How to Use Online Brokers for Trading Penny Stocks

Find the right online broker for penny stock trading with our guide. Learn key factors to consider, from fees to platform features, to make informed decisions and maximize your investments.
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Penny stocks and online brokers come from opposite ends of the trading spectrum. Penny stocks are a fairly old-fashioned concept that is bought and sold in over-the-counter markets, while online brokers represent the latest in trading technology. However, it is possible that the two can be used together effectively.

There will always be considerable pitfalls to trading penny stocks. But, the speed and cost-effectiveness of online trading can counter at least some of those pitfalls.

What are penny stocks?

“Penny stock” is a somewhat dated term. It was originally used to refer to stocks trading for less than $1 – i.e., stocks whose prices were measured in pennies rather than dollars. Eventually, due to inflation, the term came to apply to stocks trading for less than $5.

Not all stocks trading for under $5 are considered penny stocks. The term is generally applied only to stocks that are not listed on national exchanges but rather trade over the counter. This is a fairly manual process of matching up buyers and sellers, and it greatly affects how the stocks trade.

Why are penny stocks considered so risky?

Here are some factors that contribute to the risk of penny stocks:

1. Thin trading means volatility

Because penny stocks are not freely traded but rather are only transacted when a buyer can be matched with a seller, prices can take big swings. If a stock has not traded in a while, the listed prices may not represent actual demand for the stock.

2. Commissions take a bigger bite

Commissions represent a higher percentage of smaller trades, and some brokers charge extra for trading penny stocks.

3. Mind the spread

There is often a big difference between what potential buyers are bidding for penny stocks and what sellers are asking. Your return from a stock can depend greatly on which side of the spread the actual trade price ends up being nearer.

4. Don’t buy the hype

Thinly-traded stocks are more easily moved by hype or even out-and-out fraud. Don’t believe stories about how a certain little-followed stock is about to take off. Those stories are spread by people who buy these stocks hoping a little hype will get some suckers to buy at higher prices – and you don’t want to be one of those suckers.

5. Under the radar can mean under-regulated

Because these stocks have a lower public profile than bigger companies and do not trade on national exchanges, they are likely to receive less regulatory scrutiny. This means “buyer beware” applies especially to these investments.

6. Avoid the “Q”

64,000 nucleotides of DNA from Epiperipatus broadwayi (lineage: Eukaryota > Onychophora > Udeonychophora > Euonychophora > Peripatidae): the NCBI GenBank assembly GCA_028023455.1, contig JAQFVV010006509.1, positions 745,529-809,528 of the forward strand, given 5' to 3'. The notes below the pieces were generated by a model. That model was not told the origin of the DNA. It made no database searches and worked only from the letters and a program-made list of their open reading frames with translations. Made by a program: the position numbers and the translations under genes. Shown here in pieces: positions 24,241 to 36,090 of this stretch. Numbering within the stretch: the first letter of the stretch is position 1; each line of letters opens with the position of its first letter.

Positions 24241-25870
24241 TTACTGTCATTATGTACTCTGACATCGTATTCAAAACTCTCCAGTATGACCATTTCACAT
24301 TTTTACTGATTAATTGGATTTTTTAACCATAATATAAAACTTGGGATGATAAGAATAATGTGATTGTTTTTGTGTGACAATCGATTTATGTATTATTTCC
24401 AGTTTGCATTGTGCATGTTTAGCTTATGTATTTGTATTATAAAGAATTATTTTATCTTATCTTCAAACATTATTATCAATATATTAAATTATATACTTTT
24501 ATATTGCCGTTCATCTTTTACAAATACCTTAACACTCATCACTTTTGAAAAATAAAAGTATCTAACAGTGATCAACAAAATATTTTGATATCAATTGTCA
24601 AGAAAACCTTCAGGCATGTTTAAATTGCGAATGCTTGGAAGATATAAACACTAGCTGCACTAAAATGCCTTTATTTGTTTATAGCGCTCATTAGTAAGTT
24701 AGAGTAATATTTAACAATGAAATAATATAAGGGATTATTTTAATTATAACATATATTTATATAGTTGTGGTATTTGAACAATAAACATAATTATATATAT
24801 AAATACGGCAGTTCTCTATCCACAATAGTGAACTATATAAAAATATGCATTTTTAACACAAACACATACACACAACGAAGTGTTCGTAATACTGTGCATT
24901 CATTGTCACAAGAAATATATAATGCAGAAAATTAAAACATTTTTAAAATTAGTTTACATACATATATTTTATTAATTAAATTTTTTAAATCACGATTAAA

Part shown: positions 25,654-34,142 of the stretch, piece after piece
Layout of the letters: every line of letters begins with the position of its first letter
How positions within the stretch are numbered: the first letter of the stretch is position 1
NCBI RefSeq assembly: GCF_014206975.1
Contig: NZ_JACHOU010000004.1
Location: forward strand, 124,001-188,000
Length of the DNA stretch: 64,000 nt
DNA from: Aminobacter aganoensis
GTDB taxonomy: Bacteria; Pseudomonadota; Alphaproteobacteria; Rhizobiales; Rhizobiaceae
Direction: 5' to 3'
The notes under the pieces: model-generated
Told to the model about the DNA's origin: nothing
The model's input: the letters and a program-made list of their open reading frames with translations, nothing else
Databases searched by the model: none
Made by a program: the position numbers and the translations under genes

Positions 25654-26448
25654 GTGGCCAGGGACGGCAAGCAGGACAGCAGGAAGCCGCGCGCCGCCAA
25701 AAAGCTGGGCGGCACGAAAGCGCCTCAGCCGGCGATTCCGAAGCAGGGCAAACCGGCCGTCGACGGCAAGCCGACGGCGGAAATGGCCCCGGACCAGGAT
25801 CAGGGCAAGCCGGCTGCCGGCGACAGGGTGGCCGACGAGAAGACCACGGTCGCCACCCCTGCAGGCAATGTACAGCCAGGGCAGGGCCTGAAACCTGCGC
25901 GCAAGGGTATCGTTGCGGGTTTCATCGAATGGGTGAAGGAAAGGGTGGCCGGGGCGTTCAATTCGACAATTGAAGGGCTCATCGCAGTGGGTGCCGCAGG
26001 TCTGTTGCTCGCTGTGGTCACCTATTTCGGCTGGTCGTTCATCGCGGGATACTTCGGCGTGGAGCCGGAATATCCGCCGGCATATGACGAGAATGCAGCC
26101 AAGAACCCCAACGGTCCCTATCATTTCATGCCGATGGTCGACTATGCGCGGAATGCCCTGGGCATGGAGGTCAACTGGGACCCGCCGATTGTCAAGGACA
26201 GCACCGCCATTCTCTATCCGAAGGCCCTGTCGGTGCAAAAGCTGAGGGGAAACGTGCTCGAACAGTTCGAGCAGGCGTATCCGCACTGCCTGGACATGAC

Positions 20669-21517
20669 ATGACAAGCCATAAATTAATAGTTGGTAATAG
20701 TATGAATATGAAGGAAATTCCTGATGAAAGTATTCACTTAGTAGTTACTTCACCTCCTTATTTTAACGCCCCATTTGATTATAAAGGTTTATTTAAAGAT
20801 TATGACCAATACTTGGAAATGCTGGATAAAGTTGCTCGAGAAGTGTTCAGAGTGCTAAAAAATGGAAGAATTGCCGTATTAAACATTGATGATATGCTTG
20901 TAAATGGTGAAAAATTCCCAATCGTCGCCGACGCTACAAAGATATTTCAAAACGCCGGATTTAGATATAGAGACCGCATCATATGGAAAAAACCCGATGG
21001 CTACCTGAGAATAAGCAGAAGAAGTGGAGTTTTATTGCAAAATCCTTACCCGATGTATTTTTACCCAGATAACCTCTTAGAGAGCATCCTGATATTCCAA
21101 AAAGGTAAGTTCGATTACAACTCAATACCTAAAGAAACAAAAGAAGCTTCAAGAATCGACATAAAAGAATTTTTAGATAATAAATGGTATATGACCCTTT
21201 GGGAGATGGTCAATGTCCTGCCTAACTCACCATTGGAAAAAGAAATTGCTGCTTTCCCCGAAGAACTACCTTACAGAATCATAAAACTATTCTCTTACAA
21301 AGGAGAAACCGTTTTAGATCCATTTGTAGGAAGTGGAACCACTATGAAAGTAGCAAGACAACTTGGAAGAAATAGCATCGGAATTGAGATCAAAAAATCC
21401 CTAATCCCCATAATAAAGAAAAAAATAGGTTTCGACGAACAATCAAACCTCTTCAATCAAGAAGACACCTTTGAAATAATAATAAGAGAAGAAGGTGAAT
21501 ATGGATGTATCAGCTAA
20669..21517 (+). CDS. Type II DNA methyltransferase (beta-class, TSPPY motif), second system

If a stock’s “ticker” or trading symbol has a Q at the end of it, it means the company has filed for bankruptcy. Most investors should steer well clear of this type of damaged goods.

Who should trade in penny stocks?

Penny stocks are for people who understand the risks. This means recognizing the pitfalls described above, and it also means putting these investments in the right context.

For example, if you choose to speculate in penny stocks because of the potential for large short-term price movements, recognize that speculative investments should play a minor role in your overall portfolio. Penny stock investments should not be confused with the type of mainstream stock holdings that should play a role in a long-term retirement portfolio.

Another example of putting penny stocks in the right context is if you use them to buy overlooked companies that you believe are on the rise or ripe for a turnaround. This means doing fundamental research into these companies so that you understand their products, markets, competition, and financial condition. It also means verifying that research through independent sources where possible rather than just relying on promoters who have a vested interest in the stock.

How can online trading help?

If you choose to trade in penny stocks, online trading might help you do so more effectively for two reasons. One is that online brokers often have relatively cheap commission schedules. As noted previously, commissions can take a serious bite out of penny stock returns, but at least some best online brokers are less expensive than their traditional counterparts.

Also, the speed of online trading can help you execute buy and sell decisions in a timely manner, which is especially important in a market often marked by rapid price changes.

The bottom line is that trading in penny stocks is a highly speculative strategy that is not for the faint of heart. Online trading can help make the process a little more efficient, but it cannot eliminate all the risks associated with penny stocks.

Richard Barrington, a Senior Financial Analyst at MoneyRates, brings over three decades of financial services expertise to the table. His insightful analyses and commentary have made him a sought-after voice in media, with appearances on Fox Business News, NPR, and quotes in major publications like The Wall Street Journal and The New York Times. His proficiency is further solidified by the prestigious Chartered Financial Analyst (CFA) designation, highlighting Richard’s depth of knowledge and commitment to financial excellence.
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